Located near my home in the Pocono Mountains of Pennsylvania, Grey Towers National Historic Site is a wonderful mansion to visit at any time of the year, but today it is abloom with beautiful holiday decorations. The mansion was the home of Gifford Pinchot and his wife Cornelia. Gifford was the first Chief of the US Forest Service and two-terms PA governor. His father built Grey Towers, designed by Richard Morris Hunt, in the style of a medieval French chateau to reflect the French heritage of the family. The mansion was originally intended as a summer home and was completed in 1886. It is named for the towers on three corners of the L-shaped mansion.
As a gardener, I am very drawn to Gifford Pinchot, not only because of his magnificent 102 forested acres at Grey Towers, but because Gifford implemented the groundbreaking concept of conservation, or sustainable use of our national resources. Therefore, I was very honored to be asked to speak at this year's annual Gifford Pinchot Audubon Society's holiday tea held at the mansion. The society requested a program on 'sustainable gardening practices that attract pollinators in light of the bee decline' ... a subject very dear to my heart. I loved presenting this program in such a beautiful, and appropriate, setting.
Now, I have a confession to make. Although this wondrous place is little more than one hour from my home, this was my first visit! Oh, dear, why is it that we travel so very far to see the wonders of the world and miss those on our very doorstep? Now I cannot wait to return in the spring and summer to see the gardens in bloom. However, this first visit was very special as I toured the magnificent rooms, enjoyed the holiday decorations, ate delicious cookies and drank hot chocolate, and made new like-minded (as in gardening) friends!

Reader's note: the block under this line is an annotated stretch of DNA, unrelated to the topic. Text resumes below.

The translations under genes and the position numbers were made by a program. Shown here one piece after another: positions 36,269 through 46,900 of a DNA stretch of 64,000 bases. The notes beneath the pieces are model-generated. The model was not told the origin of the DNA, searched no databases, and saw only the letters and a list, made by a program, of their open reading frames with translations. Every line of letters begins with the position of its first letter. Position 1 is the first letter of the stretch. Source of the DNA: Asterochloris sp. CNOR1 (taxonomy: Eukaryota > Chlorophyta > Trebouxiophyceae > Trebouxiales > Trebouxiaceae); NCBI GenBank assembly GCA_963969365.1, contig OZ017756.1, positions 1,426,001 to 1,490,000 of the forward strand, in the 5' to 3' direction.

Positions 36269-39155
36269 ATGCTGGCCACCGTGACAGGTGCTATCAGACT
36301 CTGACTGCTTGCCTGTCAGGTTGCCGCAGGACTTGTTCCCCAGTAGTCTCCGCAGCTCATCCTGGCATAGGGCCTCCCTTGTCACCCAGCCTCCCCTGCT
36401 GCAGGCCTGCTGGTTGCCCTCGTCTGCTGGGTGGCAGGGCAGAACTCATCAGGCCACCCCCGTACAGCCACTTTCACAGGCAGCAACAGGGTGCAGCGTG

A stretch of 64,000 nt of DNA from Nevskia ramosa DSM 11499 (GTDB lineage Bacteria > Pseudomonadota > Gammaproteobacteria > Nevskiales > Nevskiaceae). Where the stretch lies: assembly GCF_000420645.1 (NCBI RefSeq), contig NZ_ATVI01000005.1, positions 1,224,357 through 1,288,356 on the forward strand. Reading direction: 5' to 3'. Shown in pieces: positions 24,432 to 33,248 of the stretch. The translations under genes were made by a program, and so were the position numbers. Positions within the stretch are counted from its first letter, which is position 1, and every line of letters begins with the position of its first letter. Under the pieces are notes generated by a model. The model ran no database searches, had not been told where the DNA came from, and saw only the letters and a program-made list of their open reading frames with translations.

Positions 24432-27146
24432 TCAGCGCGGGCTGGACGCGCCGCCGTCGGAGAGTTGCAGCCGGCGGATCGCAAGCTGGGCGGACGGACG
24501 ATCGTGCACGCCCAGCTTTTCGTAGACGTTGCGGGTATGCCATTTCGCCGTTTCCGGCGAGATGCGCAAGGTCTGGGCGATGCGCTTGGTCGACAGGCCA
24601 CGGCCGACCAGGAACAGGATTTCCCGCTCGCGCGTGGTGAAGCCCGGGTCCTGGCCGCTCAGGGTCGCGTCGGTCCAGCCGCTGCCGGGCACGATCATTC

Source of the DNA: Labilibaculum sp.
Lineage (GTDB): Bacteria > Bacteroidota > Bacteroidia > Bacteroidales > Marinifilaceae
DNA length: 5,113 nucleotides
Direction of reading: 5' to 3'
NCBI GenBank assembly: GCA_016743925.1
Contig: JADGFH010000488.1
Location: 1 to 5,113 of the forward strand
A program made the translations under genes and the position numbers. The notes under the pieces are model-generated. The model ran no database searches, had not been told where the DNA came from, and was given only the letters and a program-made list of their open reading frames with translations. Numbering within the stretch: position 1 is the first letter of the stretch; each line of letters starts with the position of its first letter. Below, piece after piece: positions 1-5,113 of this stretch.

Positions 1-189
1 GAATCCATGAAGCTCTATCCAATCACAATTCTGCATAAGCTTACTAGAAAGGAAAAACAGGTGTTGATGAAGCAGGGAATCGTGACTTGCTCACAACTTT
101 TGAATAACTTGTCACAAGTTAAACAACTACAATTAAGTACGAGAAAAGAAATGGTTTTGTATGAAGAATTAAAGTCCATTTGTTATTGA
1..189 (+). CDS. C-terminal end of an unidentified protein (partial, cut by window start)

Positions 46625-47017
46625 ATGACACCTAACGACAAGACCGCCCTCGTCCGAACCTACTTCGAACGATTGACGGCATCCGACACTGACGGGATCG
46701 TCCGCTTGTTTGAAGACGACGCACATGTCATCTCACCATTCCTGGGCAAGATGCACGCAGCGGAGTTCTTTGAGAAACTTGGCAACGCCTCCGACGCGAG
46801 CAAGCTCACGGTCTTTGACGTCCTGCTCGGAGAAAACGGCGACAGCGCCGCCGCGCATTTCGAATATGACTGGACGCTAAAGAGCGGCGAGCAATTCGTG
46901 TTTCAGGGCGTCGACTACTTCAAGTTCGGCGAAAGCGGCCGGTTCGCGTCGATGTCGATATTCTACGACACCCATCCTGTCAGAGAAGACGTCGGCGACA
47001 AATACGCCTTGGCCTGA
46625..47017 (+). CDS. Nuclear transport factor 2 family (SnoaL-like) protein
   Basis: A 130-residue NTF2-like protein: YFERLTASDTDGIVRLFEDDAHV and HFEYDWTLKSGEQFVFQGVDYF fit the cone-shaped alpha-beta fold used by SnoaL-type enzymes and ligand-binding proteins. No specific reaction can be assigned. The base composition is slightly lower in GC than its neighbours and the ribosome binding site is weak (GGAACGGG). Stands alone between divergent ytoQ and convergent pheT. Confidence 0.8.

This is my favorite Christmas tree in the mansion. It was decorated with home-made, beautifully crafted ornaments.
There are 15 fireplaces at Grey Towers. The most magnificent one is in the drawing room.
|Drawing Room Fireplace|
|Drawing Room Painting|
I think many of you who know me will understand why the library is my favorite room at Grey Towers. Like all the other rooms, it was very tastefully decorated. One thing I like about the holiday decorations at Grey Towers is that they are not 'over the top'.
|Gifford Pichot's Bedroom|
|View from a second floor window|
|A casual mix of winter evergreens.|
|The Finger Bowl: Outdoor Dining Room.|
|The Tinderbox. A playhouse built for Gifford and Cornelius' s son.|
The little courtyard in front of the playhouse has elliptical windows affording wonderful views. The one below frames Grey Towers' most popular tree, the European copper beech. Gifford planted nine of them in the 1920's.
|European Copper Beech Fagus sylvatica 'Atropurpurea'|
I am so happy I visited Grey Towers at last. I am grateful to Lori McKean of the USDA Forest Service for coordinating my visit. Thank you, Lori. It won't be my last!
This is my entry for Garden Bloggers' Bloom Day. I hope Carol will forgive me, but I assure you Grey Towers is much more interesting than my garden right now! Next time I visit the mansion I will have pictures of real blooms, I promise!
I am hoping to do another posting before Christmas, but in case I don't get to it, I wish all my wonderful garden blogging friends Peace, Joy and Love this holiday season!
|Woodcarving of Grey Towers by W. Dauer, US Forest Service|
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